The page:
One literal translation of paraphilia—love beyond the usual—casts a benign, if not romantic, hue over a subject that has been marked by considerable professional dissidence (1). Although this chapter will not provide a critique of the paraphilia construct, any responsible discussion of the paraphilias must acknowledge the cultural underpinnings of efforts to define normality vs. abnormality in human behavior. This theoretical debate plays out in the literature, where a range of positions are evident, from loyal adherence to traditional definitions of pathological sex to advocacy for the elimination or radical revision of the paraphilia diagnostic category (2-4). Only a greater empirical base will resolve this controversy and provide a reasonably objective basis on which clinicians can define the boundary between "normal" and "abnormal" sexuality.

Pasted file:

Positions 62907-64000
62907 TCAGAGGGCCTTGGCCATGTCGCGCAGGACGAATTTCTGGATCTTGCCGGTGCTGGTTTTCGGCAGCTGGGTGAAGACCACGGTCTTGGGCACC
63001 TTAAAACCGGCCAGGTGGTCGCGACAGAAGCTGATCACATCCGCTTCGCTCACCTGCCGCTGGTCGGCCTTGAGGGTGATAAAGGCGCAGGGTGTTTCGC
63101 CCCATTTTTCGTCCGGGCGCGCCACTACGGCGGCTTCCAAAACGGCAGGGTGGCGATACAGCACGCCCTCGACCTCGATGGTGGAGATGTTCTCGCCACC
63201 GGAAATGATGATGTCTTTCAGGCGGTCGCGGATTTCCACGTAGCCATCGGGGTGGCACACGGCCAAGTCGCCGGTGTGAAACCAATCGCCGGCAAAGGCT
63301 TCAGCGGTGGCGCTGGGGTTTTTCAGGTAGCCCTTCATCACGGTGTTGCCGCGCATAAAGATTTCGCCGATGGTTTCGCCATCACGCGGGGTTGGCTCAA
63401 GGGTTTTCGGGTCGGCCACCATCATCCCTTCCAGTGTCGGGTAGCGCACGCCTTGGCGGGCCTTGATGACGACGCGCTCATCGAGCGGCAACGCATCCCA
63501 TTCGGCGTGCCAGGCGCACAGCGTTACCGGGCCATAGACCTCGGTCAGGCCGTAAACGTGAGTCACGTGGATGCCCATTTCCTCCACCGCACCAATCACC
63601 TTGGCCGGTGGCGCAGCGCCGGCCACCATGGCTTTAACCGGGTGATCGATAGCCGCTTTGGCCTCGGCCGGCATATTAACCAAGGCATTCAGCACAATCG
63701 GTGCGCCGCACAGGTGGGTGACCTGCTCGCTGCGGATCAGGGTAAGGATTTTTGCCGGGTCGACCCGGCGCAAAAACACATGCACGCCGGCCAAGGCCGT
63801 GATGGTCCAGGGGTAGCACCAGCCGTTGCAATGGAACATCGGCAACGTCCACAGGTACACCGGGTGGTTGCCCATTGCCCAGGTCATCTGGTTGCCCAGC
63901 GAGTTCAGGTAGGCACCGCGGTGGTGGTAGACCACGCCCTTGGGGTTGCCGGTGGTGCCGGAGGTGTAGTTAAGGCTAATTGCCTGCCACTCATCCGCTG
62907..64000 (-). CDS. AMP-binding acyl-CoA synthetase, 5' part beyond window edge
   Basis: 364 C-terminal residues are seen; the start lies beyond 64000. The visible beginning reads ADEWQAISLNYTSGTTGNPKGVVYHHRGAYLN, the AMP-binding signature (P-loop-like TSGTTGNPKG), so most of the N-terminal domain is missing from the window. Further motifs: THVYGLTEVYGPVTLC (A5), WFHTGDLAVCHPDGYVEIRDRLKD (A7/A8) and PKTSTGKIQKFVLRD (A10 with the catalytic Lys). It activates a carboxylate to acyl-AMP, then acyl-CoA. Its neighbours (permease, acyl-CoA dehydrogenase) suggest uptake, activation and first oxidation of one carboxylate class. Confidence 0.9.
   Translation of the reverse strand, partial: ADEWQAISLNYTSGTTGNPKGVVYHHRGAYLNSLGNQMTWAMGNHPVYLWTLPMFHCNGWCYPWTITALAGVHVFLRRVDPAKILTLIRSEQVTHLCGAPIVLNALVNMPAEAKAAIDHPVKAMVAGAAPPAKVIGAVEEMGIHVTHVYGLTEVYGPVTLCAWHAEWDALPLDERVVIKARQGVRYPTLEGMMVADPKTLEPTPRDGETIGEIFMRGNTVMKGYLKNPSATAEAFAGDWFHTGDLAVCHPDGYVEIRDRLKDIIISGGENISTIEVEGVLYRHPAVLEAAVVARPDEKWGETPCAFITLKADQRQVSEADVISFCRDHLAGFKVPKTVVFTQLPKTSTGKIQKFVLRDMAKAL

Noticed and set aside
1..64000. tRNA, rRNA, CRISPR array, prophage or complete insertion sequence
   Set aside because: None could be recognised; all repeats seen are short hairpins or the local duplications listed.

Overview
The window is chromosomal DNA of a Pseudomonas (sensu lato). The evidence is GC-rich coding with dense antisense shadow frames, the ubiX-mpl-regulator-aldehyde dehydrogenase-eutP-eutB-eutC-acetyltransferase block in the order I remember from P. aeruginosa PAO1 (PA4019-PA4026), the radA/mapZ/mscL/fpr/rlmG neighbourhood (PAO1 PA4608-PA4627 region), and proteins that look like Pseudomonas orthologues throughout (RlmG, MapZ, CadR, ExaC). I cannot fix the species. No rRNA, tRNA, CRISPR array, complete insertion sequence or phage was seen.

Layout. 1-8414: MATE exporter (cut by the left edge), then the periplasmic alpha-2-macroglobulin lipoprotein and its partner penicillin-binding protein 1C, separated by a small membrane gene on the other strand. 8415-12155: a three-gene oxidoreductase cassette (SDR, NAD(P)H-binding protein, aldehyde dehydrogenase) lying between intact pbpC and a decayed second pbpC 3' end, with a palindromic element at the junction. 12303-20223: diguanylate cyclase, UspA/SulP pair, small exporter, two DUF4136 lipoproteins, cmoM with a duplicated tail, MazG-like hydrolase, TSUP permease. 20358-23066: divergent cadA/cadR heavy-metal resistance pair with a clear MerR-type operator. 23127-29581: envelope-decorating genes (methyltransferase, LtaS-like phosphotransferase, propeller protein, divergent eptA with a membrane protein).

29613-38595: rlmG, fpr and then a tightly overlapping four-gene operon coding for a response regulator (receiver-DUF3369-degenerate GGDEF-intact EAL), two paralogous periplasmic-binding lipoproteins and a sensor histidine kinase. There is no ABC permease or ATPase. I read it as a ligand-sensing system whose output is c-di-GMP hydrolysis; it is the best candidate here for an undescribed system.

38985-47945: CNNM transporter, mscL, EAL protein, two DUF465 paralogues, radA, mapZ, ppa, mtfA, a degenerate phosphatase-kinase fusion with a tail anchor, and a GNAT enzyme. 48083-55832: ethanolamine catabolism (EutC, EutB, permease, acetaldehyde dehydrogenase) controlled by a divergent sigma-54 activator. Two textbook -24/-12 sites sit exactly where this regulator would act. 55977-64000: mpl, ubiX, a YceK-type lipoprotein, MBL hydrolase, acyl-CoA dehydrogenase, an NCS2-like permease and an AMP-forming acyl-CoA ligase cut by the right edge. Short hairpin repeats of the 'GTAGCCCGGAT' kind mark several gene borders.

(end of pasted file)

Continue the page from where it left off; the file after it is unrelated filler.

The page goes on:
The focus of this chapter is not to engage the debate regarding normalcy, but to provide a clear conceptualization of the paraphilias, a review of etiological theories, and an articulation of current treatments. A core assumption throughout the chapter is that the most reasoned understanding of the paraphilias is one that integrates both biological and psychological perspective.

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